David Colcombe

Head chef at Opus, David Colcombe tells us how he makes ‘the best cauliflower mornay in Brum’ and why he harbours a rather fishy ambition

Tell us about your cooking

My style is built around produce. For me, the most exciting thing is sourcing the right ingredients and letting the food do the talking in its flavour. Speaking to the suppliers every morning is probably the most exciting part of my style.

Describe your perfect meal

There’s nothing better than a good Sunday roast. I like a beautiful rib of beef which has been cooked for a couple of hours and left to rest while I enjoy a glass of red wine. I also make the best cauliflower mornay in Birmingham according to my friend Akhtar from Lasan. Add very traditional vegetables from local regions and fluffy crispy roast potatoes. It is harder than you think!

How did you become a chef?

I used to cook for my brother and myself after school while my mom was at work – mainly so I could get out and play football earlier. I started my career by training at The Dorchester on Park Lane. I was a Birmingham boy who went to London and never thought I’d come back.

What do you eat when at home?

Mostly simple dishes like a nice leek and pecorino risotto. Time is of the essence for chefs so something quick and easy like a scallop salad is best. I’m in a lucky position that I can get the guys in the kitchen to pull me together a few ingredients and take them home with me.

Who’s the best chef in the world and why? And who’s the best in Brum?

I was lucky enough to meet Thomas Keller and I love his ethos and the way he manages his kitchen. He has two three-Michelin-starred restaurants and that takes a lot of hard work and skill. In Birmingham, there’s an abundance of young talented chefs at a range of independent restaurants so it wouldn’t be fair to single just one out. Birmingham’s reputation as a culinary destination is well-earned and the future looks bright for the city.

Is the customer always right?

They may not be technically correct, but if that’s what the customer wants then that is what the customer gets. Our aim is to ensure they leave our restaurants happy.

What’s the best thing about being a chef?

The opportunity to travel and eat in some of the best restaurants in the world, which I would never have had the chance to do otherwise. This industry has no boundaries when it comes to experiencing other flavours and styles.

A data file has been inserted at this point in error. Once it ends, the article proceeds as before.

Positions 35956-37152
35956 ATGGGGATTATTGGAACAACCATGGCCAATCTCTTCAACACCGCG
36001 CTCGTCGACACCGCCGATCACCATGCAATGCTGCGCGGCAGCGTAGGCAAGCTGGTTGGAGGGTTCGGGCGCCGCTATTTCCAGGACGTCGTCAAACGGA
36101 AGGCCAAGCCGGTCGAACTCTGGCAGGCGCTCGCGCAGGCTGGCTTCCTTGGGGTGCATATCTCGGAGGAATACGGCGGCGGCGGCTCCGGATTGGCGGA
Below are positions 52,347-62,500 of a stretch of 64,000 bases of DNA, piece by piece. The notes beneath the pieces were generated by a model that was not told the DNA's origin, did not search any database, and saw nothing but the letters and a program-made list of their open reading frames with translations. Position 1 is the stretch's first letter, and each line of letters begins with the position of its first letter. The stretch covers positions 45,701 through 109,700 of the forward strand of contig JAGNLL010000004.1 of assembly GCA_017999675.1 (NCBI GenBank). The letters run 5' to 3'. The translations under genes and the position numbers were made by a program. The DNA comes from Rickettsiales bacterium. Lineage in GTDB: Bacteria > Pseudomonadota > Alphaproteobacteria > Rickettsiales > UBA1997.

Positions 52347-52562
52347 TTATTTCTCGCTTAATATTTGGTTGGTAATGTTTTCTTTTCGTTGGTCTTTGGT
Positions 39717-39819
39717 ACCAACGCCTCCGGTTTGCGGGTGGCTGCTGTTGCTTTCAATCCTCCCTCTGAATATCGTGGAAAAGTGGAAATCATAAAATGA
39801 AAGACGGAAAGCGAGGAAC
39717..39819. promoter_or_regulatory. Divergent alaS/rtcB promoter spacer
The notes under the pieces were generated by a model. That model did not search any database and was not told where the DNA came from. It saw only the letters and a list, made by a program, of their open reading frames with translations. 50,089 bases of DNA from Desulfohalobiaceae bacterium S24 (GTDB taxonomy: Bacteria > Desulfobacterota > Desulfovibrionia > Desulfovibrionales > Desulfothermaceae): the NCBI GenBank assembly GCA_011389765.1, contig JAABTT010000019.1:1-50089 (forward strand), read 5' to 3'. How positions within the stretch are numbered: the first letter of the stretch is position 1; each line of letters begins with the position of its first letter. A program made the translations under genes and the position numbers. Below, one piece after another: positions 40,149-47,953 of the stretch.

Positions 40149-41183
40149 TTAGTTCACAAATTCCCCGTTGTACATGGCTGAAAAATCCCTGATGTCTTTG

What’s the worst thing about being a chef?

You miss out on lots of birthdays and events, but at the end of the day your job dictates what you can do. That’s fine with me, but it doesn’t always work for everybody.

If you weren’t a chef, what would you be?

I’d quite like to be a buyer at Brixham fish market in Devon. I’d love to live there and see all the quality fish coming in and selecting the best for my customers. You’re up early, but you’re finished by 10am. I do need a retirement plan actually…

What do you recommend from this evening’s menu?

Our menu is determined by the freshest produce we can source, so it changes daily. However, at the moment we have some beautiful, fresh lemon sole in.

DAVID’s RECIPE FOR STUFFED FREE RANGE CHICKEN BREAST WRAPPED IN PARMA HAM (with Wye Valley asparagus, Jersey Royals and buttered kale)

Corner chicken

FOR THE CHICKEN MOUSSE:

  • 150g chicken breast
  • 1 egg
  • 50g double cream
  • Salt and pepper

Method: In a chilled food processor, blitz the chicken breast for 20 seconds. Add the egg and blitz for a further 15 seconds. Slowly add the cream, folding in a bit at a time until a smooth mousse is formed (it’s best to do this in a bowl over ice). Season with salt and pepper. Now add some seasonal ingredients to help flavour it in the spring. I’d suggest some wild garlic and dices of cooked asparagus.

FOR THE CHICKEN:

  • 2 x chicken breast
  • 6 x sliced Parma ham
  • Chicken mousse

Method: Butterfly the two chicken breasts and slightly pat out. Season and pipe a line of mousse down the centre. Roll the chicken to encase the mousse inside. Wrap in the Parma ham and roll tightly in cling film, knotting the ends. Poach these in simmering water for 12/15 minutes until firm. Chill. This can be done in advance. Once chilled, unwrap from the cling film for reheating. In a pan with a little olive oil and butter, gently fry the rolled chicken until the Parma ham is golden and crisp. Put through the oven for 8 minutes at 180 degrees until hot. Slice and serve. This dish is great with a creamy pasta or simply as we serve it in the restaurant with buttered Jersey Royal potatoes, Wye Valley asparagus and buttered Worcester kale.